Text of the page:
Editor’s Note: When malware repository vx-underground launched in 2019, it hardly made a splash in the hacking world. “I had no success really,” said its founder, who goes by the online moniker smelly_vx.
But over the last couple of years, the site’s popularity has soared thanks in part to its robust Twitter presence that mixes breaking cybersecurity news with memes. The site now bills itself as “the largest collection of malware source code, samples, and papers on the internet,” with about 35 million samples overall.
vx-undergound operator smelly_vx recently talked to Recorded Future analyst and product manager Dmitry Smilyanets about the site’s goals, finances, and plans for the future. The interview, which was conducted over email in English, has been lightly edited for clarity.
Dmitry Smilyanets: I would like to start from the very beginning — please introduce yourself.
I am in my early 30s. I have a wife. I have a dog. I don’t think I can say anything else which is interesting or important.
DS: Tell me about the site’s background — how did it start, how did you build it into what it is today?
VX: About vx-underground — it was created to act as the successor to the legendary vxHeaven (created by the Ukrainian dude herm1t). When I was a teenager I discovered vxHeaven and learned tons from it. It was an invaluable asset. Around 2017 or so, when I was a software engineer, I got tired of writing malware (as a hobbyist) by myself.
I began looking for vxHeaven, or whatever it had become. I was unable to find anything, to my disappointment, and one day on some random IRC server I discovered, I was conveying my disappointment to a guy named Phaith and he said to me, “Well, if you miss it so much, why don’t you make your own?” I thought this was a good idea — why not make my own? And that is precisely what I decided to do. The issue I faced was that my background was in low-level development, I primarily did C/C++ development on the Windows platform. I did not have any skills in web development, web security, system administration, etc. I also did not have any contacts, I had been a “lone wolf” for nearly a decade at this point — I was a “nobody.” However, I decided this shouldn’t be a restraining factor so I bought some random bullshit hosting, purchased the domain name ‘vx-underground’ and got to work.
I officially made vx-underground in May 2019. I had no success really, I did not have a Twitter account or any contacts or any relationships in the information security industry. I made the vx-underground Twitter account in August 2019 and, interestingly, shortly after I made the account I was contacted by a guy named Bane. Bane was a member of a group called ThugCrowd. They had a large follower base on Twitter (20,000+), they had connections, they knew their way around things, blah blah blah. ThugCrowd was very kind to me and supported the idea of a new vxHeaven. They introduced me to some people who also liked the idea of a new vxHeaven.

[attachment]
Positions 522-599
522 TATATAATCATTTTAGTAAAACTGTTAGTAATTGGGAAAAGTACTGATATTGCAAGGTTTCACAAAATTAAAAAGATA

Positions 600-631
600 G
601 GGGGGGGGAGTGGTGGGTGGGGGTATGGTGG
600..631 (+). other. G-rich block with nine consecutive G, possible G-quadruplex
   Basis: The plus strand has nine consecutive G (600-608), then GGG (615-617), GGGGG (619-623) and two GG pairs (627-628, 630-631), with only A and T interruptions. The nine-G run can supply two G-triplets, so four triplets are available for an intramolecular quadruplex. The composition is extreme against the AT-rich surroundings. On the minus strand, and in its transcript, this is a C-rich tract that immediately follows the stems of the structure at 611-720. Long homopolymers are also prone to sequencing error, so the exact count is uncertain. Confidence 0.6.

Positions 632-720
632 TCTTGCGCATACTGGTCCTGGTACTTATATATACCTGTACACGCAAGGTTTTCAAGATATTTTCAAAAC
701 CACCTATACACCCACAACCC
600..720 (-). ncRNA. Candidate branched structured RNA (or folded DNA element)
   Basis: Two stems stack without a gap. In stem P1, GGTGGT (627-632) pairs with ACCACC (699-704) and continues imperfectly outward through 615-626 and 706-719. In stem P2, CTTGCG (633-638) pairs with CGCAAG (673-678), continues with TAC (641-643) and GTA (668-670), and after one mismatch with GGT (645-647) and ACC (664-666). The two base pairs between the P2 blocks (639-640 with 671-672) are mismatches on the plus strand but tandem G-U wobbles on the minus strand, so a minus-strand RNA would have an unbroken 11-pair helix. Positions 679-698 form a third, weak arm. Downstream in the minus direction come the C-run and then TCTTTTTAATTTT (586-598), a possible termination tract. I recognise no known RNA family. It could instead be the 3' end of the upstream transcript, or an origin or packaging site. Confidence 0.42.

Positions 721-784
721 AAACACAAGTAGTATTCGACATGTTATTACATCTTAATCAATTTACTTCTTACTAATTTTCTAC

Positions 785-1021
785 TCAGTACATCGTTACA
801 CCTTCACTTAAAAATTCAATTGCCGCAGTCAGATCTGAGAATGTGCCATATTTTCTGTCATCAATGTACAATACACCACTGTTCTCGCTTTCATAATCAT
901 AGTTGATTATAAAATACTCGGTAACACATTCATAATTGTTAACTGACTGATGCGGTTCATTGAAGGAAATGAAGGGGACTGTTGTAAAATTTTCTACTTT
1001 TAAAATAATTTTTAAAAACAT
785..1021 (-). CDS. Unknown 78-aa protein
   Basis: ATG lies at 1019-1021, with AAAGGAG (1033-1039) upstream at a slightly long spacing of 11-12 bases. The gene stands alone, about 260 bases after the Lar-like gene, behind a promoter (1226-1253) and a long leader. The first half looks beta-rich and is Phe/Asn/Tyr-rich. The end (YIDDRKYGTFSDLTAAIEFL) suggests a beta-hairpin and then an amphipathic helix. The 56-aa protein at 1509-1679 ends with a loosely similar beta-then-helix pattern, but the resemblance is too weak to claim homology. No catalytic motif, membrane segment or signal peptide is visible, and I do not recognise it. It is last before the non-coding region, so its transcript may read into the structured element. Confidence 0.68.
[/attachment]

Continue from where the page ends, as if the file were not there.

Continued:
Unsurprisingly, in October 2019, vx-underground was banned from a lot of web hosts. I had places which housed neo-Nazis, pornography, and gambling, deny my hosting.
Nobody wanted to house malware samples, the only way I was going to get the ability to house malware samples was if I had become a company, and did paperwork and all sorts of bullshit. I did not like this idea. Luckily, and to my surprise, the people over at ThugCrowd introduced me to a group of people behind TCP.DIRECT. They also liked the idea of a new vxHeaven, as the main group of people behind it also had been on the vxHeaven forums ages ago. They assisted me with hosting, handling the web security, etc. This was very beneficial for me because, as TCP.DIRECT will confirm, I am a complete idiot with anything system administrative/web security related.
Following this introduction to TCP.DIRECT, vx-underground had essentially zero restraint. I was able to upload malware samples, malware papers, malware source code, etc. as much as I liked. The only thing I had to do then was add content and be consistent. Along the way I met a guy from the [Commonwealth of Independent States], Neogram, who assisted me with Russian translations and giving me a (metaphorical) tour of the CIS malware scene. This expanded my horizon and gave vx-underground better insight into current malware trends.
All of this happened very quickly, this ‘story’ encapsulates what happened between August 2019 and December 2019.
DS: What are your mission and goals?
VX: I don’t know. vx-underground is a library, our goal is basically to… collect malware samples, papers, and code? It exists and that is it. The closest thing to a ‘goal’ we have is simple: “more papers, more samples, more code.” It is as simple as that.
DS: Are you financially motivated? How do you monetize your work? Is it lucrative?
VX: No, we are not financially motivated. vx-underground is fueled by passion and love for the ‘game.’ In 2021 vx-underground made $13,000 all from donations. Every time I tell people vx-underground does not make money I am always greeted with shock and surprise. It appears people are unable to comprehend someone would do something for passion rather than financial gain. This is disappointing.